Researchers in Ireland have detected "an alarming rise" in the number of young males suffering from testicular problems after being infected with mumps, once a common childhood illness.
They are urging doctors to provide the MMR shot (measles, mumps and rubella) to unvaccinated males between the ages of 15 and 25.
Before vaccinations became widely used, mumps primarily affected children aged five to seven, who became immune after the initial infection. When the virus strikes for the first time in adulthood or the teenage years, there is a greater risk of serious medical complications, including swollen testicles in males.
The lead researcher, Niall Davis of Mid-Western Regional Hospital in Limerick, Ireland, noted that there was a global shortage of the vaccine 15 years ago. At the same time, reports that the vaccine was linked to autism made some parents reluctant to have their kids vaccinated, especially in Britain. (The alleged autism link has since been discounted.)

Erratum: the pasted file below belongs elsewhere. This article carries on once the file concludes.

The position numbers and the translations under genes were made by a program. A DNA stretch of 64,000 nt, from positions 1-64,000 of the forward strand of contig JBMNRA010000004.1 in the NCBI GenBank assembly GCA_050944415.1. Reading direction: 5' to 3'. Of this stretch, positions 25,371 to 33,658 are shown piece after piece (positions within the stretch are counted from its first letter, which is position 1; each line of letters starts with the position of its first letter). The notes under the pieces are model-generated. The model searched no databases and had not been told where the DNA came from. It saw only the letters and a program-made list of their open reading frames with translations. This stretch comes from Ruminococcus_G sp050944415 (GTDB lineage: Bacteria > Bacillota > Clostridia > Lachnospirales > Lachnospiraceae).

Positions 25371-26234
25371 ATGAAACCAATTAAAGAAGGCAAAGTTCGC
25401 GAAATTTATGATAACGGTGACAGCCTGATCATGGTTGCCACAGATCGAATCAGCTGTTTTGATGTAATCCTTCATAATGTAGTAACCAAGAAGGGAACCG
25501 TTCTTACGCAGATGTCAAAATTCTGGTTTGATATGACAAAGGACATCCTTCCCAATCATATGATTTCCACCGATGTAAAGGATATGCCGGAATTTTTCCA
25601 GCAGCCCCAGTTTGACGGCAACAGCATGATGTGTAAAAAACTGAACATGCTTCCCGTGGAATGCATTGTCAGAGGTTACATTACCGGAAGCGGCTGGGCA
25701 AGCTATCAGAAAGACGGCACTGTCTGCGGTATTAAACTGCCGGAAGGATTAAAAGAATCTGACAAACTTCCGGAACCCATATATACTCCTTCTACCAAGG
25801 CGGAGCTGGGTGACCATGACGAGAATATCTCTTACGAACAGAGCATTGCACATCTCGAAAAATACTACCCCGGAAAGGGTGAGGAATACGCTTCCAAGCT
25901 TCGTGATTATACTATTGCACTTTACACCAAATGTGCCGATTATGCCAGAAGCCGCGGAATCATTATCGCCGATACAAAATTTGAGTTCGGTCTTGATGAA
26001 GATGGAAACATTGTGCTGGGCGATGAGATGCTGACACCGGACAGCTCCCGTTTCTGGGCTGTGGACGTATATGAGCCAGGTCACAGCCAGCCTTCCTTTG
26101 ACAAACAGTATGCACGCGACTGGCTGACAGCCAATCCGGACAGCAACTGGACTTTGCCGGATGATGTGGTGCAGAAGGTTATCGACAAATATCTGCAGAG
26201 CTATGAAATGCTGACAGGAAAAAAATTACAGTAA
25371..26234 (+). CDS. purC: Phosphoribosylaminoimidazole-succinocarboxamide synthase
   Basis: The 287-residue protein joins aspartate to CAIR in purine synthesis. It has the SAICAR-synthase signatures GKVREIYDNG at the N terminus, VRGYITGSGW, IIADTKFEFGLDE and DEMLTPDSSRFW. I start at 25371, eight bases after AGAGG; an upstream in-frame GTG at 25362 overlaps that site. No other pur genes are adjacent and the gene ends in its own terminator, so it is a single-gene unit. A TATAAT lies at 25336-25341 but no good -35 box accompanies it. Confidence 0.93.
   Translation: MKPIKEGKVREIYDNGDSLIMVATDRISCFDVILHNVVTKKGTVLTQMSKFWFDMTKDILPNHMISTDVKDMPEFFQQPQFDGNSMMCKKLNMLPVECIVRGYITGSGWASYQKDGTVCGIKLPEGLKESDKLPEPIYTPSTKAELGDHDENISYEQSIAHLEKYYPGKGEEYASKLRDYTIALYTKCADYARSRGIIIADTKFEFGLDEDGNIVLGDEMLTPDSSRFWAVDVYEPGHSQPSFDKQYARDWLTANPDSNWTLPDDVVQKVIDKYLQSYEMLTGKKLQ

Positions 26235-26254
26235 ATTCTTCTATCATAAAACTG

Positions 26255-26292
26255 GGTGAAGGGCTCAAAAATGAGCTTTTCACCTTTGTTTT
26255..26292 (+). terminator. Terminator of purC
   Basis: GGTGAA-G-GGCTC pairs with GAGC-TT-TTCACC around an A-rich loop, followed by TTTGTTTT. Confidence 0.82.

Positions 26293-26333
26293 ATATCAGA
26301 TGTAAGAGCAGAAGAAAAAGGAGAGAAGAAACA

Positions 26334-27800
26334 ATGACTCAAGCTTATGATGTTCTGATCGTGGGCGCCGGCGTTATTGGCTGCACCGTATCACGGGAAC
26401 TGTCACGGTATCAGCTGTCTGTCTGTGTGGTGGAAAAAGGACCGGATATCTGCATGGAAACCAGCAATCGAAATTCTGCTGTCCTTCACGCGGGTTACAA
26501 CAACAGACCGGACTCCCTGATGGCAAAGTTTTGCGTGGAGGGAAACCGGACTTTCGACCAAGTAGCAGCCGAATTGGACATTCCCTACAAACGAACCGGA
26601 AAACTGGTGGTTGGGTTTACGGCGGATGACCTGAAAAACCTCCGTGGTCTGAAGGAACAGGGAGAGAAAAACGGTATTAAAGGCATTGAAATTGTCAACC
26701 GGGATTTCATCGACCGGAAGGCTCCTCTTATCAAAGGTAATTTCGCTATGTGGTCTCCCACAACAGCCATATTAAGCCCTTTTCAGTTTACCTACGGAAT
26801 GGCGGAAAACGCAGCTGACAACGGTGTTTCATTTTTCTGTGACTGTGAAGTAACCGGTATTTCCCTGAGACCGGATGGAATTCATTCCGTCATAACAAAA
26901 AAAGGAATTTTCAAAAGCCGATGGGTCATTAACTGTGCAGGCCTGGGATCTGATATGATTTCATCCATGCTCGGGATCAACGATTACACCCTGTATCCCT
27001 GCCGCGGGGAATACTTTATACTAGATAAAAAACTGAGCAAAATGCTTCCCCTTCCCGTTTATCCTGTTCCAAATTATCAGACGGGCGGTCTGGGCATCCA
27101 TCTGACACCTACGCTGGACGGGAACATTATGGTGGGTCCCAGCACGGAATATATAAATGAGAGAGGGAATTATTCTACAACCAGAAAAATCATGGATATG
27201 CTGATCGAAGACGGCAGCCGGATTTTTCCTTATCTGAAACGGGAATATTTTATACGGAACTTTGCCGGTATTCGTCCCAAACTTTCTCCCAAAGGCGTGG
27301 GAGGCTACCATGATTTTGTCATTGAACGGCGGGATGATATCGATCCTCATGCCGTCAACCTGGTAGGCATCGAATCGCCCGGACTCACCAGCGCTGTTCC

"Boys who did not receive the ... vaccine during the mid-1990s are now collecting in large numbers in secondary schools and colleges and this provides a perfect breeding ground for the virus," Dr. Davis said in a statement issued with the study, published in the British Journal of Urology International.
"Our data reflects global trends and not just trends in Great Britain," he added in an e-mail. "Some of the countries in which epidemics have been described include Australia, the United States, Wales, England, Ireland and Switzerland," he noted. "There was also a small outbreak in Quebec in October 2009."
More than 40 per cent of patients infected with the mumps experience at least one complication, including swollen testicles, inflammation of the brain, pancreatitis and deafness. Swollen testicles can lead to "sub-fertility" and abnormal sperm for up to three months. Complete infertility is rare, Dr. Davis said.